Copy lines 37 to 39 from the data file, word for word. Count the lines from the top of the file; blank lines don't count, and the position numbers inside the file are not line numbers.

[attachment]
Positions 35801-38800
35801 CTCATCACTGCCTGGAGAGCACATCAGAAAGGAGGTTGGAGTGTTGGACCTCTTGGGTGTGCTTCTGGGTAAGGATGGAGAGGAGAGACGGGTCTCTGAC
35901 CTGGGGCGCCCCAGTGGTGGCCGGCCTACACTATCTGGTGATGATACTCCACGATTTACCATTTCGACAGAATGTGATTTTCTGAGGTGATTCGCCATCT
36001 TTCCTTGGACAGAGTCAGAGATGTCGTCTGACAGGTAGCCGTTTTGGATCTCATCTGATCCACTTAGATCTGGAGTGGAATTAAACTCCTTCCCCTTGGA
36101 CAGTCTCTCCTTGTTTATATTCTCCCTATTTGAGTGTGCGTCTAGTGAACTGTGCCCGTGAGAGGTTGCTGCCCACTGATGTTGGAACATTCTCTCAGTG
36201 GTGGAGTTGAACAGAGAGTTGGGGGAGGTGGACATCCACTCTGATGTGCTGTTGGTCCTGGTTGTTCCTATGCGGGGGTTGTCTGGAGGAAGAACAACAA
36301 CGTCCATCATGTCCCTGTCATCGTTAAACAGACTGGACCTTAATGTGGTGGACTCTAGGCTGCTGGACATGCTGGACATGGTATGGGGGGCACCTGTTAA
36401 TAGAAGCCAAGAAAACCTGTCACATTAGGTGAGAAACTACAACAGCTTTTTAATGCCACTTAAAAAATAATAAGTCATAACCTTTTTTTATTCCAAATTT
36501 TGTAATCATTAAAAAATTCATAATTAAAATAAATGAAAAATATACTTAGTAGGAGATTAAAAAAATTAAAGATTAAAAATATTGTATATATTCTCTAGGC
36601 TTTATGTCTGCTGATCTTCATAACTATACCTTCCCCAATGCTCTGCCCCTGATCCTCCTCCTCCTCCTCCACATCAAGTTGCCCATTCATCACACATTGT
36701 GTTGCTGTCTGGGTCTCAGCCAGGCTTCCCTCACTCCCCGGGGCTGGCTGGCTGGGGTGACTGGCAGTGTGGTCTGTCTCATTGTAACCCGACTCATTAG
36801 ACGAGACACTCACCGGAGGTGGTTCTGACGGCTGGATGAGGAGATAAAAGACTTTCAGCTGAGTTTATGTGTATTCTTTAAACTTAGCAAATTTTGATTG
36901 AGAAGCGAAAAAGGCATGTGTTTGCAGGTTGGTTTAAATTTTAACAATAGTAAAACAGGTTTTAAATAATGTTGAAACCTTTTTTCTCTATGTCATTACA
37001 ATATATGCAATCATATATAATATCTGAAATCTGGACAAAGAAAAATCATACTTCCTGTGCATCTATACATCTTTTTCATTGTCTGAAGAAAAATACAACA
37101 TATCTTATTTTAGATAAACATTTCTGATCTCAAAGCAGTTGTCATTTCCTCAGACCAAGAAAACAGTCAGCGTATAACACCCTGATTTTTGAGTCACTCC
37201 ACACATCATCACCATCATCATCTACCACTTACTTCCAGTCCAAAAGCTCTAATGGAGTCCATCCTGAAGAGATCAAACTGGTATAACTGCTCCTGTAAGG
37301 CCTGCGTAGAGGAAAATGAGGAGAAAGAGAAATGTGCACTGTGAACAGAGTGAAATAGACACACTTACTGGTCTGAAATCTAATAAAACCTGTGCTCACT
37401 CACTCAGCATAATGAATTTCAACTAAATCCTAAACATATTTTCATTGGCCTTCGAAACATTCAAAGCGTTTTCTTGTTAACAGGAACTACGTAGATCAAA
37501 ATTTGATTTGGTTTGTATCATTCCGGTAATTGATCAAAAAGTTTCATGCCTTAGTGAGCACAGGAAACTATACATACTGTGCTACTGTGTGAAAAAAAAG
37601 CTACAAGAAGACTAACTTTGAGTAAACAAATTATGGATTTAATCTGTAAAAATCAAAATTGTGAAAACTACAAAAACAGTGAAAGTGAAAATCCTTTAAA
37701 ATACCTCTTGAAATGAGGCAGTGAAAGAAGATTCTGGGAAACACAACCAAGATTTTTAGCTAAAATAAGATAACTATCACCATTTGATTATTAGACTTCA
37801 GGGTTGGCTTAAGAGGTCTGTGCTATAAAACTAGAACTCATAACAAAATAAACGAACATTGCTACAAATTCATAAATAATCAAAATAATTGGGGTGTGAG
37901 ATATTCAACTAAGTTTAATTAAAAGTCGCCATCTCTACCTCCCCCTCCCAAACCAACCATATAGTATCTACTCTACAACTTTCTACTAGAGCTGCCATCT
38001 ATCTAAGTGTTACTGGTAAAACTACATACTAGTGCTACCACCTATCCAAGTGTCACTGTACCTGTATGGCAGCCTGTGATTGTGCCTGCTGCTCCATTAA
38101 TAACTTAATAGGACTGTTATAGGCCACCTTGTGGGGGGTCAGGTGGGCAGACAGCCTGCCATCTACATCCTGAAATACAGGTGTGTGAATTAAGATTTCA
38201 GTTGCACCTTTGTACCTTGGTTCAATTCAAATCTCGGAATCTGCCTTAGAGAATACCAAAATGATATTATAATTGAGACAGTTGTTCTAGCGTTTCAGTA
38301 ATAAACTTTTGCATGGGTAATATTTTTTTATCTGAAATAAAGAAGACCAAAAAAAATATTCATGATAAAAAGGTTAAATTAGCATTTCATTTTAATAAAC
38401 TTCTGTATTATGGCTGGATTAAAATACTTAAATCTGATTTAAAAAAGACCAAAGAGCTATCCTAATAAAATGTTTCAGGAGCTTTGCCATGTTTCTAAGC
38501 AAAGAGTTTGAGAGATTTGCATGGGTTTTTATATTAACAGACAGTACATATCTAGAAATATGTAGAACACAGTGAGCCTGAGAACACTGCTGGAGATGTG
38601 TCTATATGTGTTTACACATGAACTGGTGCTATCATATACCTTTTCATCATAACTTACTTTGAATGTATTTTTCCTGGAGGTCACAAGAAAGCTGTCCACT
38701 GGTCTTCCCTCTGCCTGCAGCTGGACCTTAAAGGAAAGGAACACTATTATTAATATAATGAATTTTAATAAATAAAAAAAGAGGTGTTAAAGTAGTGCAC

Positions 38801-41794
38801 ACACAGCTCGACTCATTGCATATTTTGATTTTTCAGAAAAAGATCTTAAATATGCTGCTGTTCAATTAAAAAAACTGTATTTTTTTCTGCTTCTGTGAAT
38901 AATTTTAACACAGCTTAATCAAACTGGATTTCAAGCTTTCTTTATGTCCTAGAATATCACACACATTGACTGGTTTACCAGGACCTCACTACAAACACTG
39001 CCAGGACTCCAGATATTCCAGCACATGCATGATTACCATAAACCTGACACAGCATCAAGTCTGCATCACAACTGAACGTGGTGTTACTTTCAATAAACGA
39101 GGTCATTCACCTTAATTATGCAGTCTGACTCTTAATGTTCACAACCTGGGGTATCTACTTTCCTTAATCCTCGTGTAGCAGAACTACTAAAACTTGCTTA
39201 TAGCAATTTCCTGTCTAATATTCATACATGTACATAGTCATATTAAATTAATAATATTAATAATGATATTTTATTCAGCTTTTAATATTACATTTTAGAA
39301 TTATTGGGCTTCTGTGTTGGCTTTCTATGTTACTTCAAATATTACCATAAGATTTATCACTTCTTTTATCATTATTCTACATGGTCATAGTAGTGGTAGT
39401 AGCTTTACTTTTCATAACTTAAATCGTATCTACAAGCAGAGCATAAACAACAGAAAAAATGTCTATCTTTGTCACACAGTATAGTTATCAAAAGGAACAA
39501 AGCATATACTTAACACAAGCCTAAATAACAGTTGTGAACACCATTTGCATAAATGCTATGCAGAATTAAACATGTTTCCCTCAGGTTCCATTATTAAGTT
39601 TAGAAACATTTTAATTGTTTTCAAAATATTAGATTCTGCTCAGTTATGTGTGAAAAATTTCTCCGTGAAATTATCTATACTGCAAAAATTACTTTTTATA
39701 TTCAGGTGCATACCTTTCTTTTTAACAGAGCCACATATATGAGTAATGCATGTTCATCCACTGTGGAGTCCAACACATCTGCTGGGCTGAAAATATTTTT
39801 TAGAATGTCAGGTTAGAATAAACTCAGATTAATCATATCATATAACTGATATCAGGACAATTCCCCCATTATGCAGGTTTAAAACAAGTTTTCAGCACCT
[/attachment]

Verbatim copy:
39201 TAGCAATTTCCTGTCTAATATTCATACATGTACATAGTCATATTAAATTAATAATATTAATAATGATATTTTATTCAGCTTTTAATATTACATTTTAGAA
39301 TTATTGGGCTTCTGTGTTGGCTTTCTATGTTACTTCAAATATTACCATAAGATTTATCACTTCTTTTATCATTATTCTACATGGTCATAGTAGTGGTAGT
39401 AGCTTTACTTTTCATAACTTAAATCGTATCTACAAGCAGAGCATAAACAACAGAAAAAATGTCTATCTTTGTCACACAGTATAGTTATCAAAAGGAACAA